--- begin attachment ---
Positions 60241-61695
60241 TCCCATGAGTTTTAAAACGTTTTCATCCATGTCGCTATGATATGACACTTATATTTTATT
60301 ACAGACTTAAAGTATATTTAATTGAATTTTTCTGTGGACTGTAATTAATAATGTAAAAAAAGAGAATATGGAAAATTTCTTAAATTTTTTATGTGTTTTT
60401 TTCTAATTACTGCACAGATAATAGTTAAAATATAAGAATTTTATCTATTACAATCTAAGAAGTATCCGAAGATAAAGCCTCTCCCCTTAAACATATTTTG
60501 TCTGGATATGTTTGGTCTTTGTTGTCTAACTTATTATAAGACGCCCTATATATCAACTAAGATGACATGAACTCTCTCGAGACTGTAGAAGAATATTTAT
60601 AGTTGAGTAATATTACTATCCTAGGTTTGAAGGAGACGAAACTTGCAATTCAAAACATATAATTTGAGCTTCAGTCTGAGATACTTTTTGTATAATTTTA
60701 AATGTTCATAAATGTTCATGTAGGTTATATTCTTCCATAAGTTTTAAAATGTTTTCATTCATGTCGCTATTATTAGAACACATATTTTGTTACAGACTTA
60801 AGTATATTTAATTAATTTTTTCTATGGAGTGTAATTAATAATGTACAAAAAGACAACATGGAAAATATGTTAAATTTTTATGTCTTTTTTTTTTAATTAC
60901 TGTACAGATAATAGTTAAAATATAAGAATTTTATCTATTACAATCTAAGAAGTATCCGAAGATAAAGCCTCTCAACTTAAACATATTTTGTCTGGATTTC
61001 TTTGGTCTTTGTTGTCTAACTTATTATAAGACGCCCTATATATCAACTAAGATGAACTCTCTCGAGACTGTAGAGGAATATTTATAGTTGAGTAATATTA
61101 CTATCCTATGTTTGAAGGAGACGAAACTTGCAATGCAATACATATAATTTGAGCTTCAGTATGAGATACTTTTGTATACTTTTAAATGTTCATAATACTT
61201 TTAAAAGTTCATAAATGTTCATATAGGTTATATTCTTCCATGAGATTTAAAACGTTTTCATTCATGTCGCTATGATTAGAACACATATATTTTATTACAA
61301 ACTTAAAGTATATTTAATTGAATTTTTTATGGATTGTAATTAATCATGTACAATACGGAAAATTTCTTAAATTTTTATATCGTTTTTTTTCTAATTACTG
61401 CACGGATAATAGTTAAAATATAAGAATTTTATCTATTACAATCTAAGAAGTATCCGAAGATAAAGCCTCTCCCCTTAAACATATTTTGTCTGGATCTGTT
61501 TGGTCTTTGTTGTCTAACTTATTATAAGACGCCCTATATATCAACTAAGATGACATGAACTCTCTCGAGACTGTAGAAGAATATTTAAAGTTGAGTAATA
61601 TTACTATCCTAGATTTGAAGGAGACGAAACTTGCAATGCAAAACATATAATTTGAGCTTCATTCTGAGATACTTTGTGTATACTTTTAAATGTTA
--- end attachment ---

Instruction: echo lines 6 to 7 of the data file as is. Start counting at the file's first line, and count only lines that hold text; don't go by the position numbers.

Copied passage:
60601 AGTTGAGTAATATTACTATCCTAGGTTTGAAGGAGACGAAACTTGCAATTCAAAACATATAATTTGAGCTTCAGTCTGAGATACTTTTTGTATAATTTTA
60701 AATGTTCATAAATGTTCATGTAGGTTATATTCTTCCATAAGTTTTAAAATGTTTTCATTCATGTCGCTATTATTAGAACACATATTTTGTTACAGACTTA